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“I have three personal ideals. One, to do the day’s work well and not to bother about tomorrow… The second…to act the Golden Rule, as far as in me lay, toward my professional brethren and toward the patients committed to my care… the third has been to cultivate such a measure of equanimity as would enable me to bear success with humility, the affection of my friends without pride, and to be ready when the day of sorrow and grief came to meet it with the courage befitting a man.

” –Sir William Osler A hopeful medical student can hardly find a more fitting role model than Sir William Osler, someone many consider as the father of modern medicine. His personal ideals are ones that I humbly hope to apply in my own career as a physician. They are also ideals that I think work well with my greatest strength and greatest weakness—for they are one and the same: being a perfectionist. Medicine is both an art and a science—the science aspect is fairly obvious.

I believe my attention to detail and insistence on getting things done correctly will be important with regard to that part. Distinction in medicine is not dependent merely on high grades in examinations nor impressive presentations during rounds; one has to really apply oneself to learning in order to be able to make the best decisions for a patient’s care. Not only that, the learning does not stop once one has graduated from medical school.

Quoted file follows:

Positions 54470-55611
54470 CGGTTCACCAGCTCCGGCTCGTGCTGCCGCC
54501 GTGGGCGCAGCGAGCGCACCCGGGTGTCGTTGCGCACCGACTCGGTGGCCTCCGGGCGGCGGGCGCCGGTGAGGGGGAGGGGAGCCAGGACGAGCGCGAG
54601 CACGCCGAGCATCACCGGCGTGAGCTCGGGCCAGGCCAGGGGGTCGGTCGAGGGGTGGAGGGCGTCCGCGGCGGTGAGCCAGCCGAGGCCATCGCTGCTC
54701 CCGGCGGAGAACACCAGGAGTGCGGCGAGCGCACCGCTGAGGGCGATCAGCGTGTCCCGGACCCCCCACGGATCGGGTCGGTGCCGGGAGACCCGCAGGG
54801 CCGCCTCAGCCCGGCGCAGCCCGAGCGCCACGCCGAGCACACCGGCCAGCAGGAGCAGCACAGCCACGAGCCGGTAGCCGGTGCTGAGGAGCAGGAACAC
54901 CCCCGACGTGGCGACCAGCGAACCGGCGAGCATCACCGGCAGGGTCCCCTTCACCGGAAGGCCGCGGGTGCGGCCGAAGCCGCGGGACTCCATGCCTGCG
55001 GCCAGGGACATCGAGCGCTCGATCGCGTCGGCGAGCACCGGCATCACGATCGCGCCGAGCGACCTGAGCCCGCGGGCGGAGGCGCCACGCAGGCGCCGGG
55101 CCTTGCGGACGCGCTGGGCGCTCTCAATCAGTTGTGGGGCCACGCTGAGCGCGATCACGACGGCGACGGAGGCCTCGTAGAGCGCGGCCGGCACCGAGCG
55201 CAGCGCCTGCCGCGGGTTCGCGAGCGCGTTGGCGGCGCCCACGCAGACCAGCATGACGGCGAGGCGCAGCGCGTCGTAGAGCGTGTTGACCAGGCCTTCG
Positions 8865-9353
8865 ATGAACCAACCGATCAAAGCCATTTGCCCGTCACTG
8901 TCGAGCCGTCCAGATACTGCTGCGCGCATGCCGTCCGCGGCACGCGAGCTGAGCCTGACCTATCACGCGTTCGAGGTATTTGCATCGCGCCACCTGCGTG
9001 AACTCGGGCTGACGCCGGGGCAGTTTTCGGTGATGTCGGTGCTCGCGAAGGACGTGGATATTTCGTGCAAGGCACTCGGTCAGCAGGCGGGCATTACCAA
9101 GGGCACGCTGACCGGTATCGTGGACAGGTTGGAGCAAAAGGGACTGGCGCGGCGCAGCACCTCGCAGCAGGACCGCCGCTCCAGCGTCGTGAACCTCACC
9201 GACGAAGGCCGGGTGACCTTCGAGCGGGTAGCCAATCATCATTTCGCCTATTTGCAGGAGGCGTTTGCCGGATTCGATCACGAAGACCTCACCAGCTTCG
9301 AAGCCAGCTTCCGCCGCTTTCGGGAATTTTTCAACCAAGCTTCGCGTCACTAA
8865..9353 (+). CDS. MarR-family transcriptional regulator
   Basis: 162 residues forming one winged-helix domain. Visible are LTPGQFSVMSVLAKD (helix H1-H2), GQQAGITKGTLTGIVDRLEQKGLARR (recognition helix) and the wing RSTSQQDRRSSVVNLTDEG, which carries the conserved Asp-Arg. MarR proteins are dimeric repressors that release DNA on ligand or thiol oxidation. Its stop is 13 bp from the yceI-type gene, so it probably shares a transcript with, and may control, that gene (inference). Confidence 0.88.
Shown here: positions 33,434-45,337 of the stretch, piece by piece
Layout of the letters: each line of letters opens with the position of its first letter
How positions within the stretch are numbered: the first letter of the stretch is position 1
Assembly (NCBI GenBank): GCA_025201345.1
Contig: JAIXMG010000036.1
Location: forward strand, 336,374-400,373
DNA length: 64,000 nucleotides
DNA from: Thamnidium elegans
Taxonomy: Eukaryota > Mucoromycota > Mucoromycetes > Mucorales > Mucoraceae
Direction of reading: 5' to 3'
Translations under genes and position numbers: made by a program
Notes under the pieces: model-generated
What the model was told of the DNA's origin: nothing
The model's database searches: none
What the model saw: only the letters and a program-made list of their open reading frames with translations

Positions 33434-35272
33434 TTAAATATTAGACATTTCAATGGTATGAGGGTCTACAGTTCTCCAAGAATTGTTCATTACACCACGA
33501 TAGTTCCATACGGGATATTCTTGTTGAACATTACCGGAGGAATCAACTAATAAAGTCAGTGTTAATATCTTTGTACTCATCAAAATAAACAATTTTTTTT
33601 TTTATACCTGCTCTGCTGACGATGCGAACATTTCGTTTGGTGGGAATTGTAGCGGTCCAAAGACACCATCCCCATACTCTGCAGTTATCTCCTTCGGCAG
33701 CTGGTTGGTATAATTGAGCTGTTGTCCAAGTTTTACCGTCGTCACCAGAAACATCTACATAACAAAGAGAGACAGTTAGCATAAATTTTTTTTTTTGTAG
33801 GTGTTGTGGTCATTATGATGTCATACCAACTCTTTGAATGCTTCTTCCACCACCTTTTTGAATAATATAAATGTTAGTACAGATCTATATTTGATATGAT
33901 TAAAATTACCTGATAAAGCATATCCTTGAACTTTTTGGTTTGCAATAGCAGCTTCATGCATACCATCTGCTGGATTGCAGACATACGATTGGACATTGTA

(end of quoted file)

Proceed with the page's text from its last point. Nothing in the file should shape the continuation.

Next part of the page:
One has to keep oneself continually updated on the latest developments in an ever-changing field. In order to be a good physician, one has to make a lifelong commitment to the pursuit of excellence—a commitment that I am certainly willing to make. However, the practice of medicine does not stop with learning facts and applying them in the clinical setting; doctors have to deal with people. That, to me, is the art of medicine—more than just bedside manner, but playing a part in educating people about health and allaying their fears.

It might be that in my zeal to do what is best for the patient, I may run the risk of becoming too emotionally involved. That is the shortcoming I foresee in myself as a physician. However, I believe that my own future experience in medical school, as well as learning from the experiences of my professors, attendings, and residents, will keep me from falling into this trap. This ties in neatly with why I feel Rosalind Franklin University fits with my personality.

It is an institution committed to excellence and with a strong emphasis on research. The university’s mission, vision, and programs clearly show that it values community involvement, not just classroom learning. There is great importance given to being a well-rounded person, educated in all aspects of life, not just the health sciences. In addition, its faculty are truly role models for the physician I wish to become—a healer, an educator, a motivator, and a real servant of the community.

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